My ninth grader was assigned his first group presentation in history class with two other boys he knew from his previous school. They were to have one week to work on it, but the illness of one combined with unexpected snow days left two of the three of them with one class period to prepare. I had encouraged them to talk on the phone while school was out and to at least map out a plan of what they were going to do. They did talk some, but I think the lure of days off was too great.

However, he came home from school Thursday confident that they had put together a nice Powerpoint presentation, which he had on his flash drive, and he just needed to make a poster. Being the cautious and somewhat fatalistic mother, I asked if they had made a backup copy of the Powerpoint file. No, his partner didn’t have Powerpoint at home, so they hadn’t seen any reason to make two copies of it; my son had the only copy even though the other guy would be giving the presentation. It all made sense to them.

We made the poster, did our evening activities, and went to bed. As we were walking out the door in the morning, I suggested that he double-check to be sure his flash drive was in his backpack. It wasn’t.

There was a ten minute flurry of activity as every couch cushion, pants pocket, and bed cover was overturned in a frantic search for the crucial two-inch long device. No luck.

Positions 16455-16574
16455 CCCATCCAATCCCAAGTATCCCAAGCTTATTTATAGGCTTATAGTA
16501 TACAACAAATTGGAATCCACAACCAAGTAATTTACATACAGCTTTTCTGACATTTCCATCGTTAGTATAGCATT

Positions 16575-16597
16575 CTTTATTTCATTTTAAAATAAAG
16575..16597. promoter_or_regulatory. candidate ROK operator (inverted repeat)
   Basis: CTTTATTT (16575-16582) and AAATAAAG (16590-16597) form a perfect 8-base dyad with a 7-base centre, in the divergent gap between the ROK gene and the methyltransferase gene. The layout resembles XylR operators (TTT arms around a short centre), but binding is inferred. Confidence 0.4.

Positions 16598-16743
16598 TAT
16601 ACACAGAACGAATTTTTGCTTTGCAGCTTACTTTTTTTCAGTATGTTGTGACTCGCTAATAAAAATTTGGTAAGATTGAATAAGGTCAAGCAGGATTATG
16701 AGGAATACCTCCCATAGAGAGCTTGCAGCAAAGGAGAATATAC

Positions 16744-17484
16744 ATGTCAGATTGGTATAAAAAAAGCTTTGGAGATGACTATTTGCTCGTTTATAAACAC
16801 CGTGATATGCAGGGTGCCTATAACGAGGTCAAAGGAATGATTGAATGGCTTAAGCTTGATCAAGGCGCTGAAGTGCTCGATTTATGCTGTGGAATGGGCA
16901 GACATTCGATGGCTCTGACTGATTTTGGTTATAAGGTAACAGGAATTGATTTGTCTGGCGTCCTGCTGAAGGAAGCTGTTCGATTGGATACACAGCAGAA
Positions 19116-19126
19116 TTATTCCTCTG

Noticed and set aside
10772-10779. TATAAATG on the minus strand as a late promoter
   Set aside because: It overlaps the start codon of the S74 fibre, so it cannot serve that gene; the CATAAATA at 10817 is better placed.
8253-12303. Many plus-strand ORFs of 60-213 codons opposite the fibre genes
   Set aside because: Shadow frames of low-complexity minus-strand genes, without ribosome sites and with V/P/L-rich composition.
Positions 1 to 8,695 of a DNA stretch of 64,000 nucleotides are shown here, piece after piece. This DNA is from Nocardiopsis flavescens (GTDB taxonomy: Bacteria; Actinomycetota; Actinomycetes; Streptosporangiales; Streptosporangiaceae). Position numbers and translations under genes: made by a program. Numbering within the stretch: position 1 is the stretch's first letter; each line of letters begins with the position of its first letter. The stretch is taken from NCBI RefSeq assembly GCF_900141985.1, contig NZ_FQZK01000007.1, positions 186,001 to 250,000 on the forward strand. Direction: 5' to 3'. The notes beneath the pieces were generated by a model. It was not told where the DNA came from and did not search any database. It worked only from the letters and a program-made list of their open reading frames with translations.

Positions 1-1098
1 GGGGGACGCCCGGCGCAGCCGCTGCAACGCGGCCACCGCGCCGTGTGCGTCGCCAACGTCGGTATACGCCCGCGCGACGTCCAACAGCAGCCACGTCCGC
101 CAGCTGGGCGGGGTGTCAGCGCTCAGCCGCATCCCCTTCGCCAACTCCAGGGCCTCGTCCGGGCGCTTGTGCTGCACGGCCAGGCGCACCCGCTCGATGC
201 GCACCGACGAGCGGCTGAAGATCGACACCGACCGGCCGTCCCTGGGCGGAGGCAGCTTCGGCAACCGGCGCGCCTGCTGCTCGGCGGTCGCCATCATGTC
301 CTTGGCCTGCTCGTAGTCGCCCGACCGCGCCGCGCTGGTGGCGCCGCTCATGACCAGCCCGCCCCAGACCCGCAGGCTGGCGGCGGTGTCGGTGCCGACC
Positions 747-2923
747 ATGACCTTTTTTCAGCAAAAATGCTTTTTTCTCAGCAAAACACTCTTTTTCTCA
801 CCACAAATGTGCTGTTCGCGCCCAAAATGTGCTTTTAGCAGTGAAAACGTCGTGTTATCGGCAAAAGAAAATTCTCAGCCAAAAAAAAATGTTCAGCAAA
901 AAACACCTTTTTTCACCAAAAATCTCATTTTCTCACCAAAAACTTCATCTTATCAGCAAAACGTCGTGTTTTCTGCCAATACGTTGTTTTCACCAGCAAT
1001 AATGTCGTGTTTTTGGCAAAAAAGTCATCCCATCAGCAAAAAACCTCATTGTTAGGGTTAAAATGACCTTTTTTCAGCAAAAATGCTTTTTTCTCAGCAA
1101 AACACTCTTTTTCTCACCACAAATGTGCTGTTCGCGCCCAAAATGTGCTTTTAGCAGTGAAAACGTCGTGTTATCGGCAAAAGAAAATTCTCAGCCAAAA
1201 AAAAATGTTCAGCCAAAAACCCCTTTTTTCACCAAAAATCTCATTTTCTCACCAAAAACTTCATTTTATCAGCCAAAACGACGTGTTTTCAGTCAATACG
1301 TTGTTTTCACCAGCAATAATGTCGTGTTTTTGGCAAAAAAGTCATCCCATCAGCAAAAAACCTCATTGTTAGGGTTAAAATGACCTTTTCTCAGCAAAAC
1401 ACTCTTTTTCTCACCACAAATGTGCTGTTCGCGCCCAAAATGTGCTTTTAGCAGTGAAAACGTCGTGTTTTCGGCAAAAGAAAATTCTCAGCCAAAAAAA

As I saw his eyes filling with tears and the panic squeezing his throat, I knew that I had a choice to make. I could deliver the mommy lecture that was on the tip of my tongue and ensure that he left the house feeling defeated, or I could use the opportunity to teach him some valuable life skills.

So, taking a deep breath and fighting back all of the I told you so’s clamoring to escape my throat, I said, “Okay. You’re about to learn a great lesson in adaptability!” I quickly grabbed a coffee-table book that we own on his subject and told him to head to the van. His presentation was in his first period class, so there really was no extra time.

On the way, I had him write out whatever details he remembered from the powerpoint and think about how to use the pictures we had. I shared my own experiences of speaking “off the cuff” and assured him that the most important thing was to appear confident in what he was saying, and that I knew they would be fine.

Deep breath.

There was just enough time to run into the school library and print out a couple more important pictures. The first bell rang. The printer didn’t work. With the librarian’s help, he got the pictures printed, with two minutes to get to class. “Confidence,” I said, as we parted ways. “You can do this.”

And he did.

He told me that afternoon that all three guys were able to divide up the resources they had, deliver their talks, and no one else was the wiser. The teacher even told us at parent night that they had done a nice job.

As I watched him walk down the hall that morning, I felt like the mother bird screaming “Fly, fly, fly” to her fledgling on the ground as the hungry cat lurks nearby.

He did fly, with only minutes to spare, and those wings are getting stronger every day.